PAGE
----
Title: Benefits for Bystanders? Effects of the Japan-South Korea and the US-China Trade Dispute for Japan (2018-2020)
Stream: International Economics
Presentation Type: Virtual Presentation
Franziska Schultz, Temple University, Japan Campus, Japan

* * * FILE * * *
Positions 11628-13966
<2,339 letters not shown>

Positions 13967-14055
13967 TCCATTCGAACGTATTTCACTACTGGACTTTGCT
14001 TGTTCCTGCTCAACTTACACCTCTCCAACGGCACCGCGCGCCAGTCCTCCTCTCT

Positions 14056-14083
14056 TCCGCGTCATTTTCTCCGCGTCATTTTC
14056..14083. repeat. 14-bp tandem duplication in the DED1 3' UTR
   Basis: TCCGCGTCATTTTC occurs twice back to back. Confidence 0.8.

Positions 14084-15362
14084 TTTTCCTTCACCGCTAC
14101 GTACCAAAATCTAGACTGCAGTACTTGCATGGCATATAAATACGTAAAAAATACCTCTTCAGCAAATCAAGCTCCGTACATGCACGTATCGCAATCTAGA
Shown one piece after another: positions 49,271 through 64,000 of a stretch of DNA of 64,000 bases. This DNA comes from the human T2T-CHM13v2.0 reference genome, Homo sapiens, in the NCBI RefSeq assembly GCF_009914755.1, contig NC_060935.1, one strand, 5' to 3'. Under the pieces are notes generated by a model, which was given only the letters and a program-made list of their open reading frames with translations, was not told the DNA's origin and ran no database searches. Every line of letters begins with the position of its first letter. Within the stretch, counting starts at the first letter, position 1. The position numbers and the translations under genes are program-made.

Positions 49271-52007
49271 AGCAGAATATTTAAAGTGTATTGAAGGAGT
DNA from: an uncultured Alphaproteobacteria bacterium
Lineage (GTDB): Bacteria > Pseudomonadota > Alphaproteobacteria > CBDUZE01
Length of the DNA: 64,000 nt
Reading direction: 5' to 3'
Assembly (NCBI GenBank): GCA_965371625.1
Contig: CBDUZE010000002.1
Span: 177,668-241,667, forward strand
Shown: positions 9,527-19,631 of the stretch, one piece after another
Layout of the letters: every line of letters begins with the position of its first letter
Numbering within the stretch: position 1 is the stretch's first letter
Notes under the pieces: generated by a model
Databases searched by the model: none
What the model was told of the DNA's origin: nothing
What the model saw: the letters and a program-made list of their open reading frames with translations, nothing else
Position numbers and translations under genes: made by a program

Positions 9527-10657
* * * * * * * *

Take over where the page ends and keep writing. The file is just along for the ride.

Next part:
The Japan-South Korea and the US-China trade dispute since 2018 involve Japan’s three top trading partners. Japan has experienced economic spillovers from both disputes. This paper provides a comparative analysis of direct and indirect economic spillovers for Japan from the two disputes. It argues that the Japan-Korea dispute caused economic losses, while the US-China dispute entailed economic losses and benefits for Japan. This exemplary study allows general conclusions about potential economic risks of trade disputes for participants and bystanders. Direct effects included declining Japanese exports to China, the US and South Korea. The Japan-South Korea dispute caused export delays and declining tourist numbers. US tariffs on China proved detrimental for Japanese sectors with US exposure, others benefited from less Japan-China competition on the US market. Effects remained short-term and limited to specific industries, but as the disputes are expected to continue, they pose economic risks for Japan. As an indirect effect, the spillovers motivated a two-fold strategy of Japanese economic statecraft since 2018, including expressive bargaining behavior without spillovers, and increased multilateral economic cooperation to mitigate them. Japanese export restrictions 2019 exemplify expressive bargaining behavior, political signals implying prolonged procedures for exports rather than export preventions. Increased commitment to multilateralism included Japan signing the 2018 CPTPP and 2020 RCEP trade agreement. The analysis draws on theoretical findings by Kapstein and Baldwin (2020), Kawashima (2019), Sun (2019), and documents by MOF, IMF and others.
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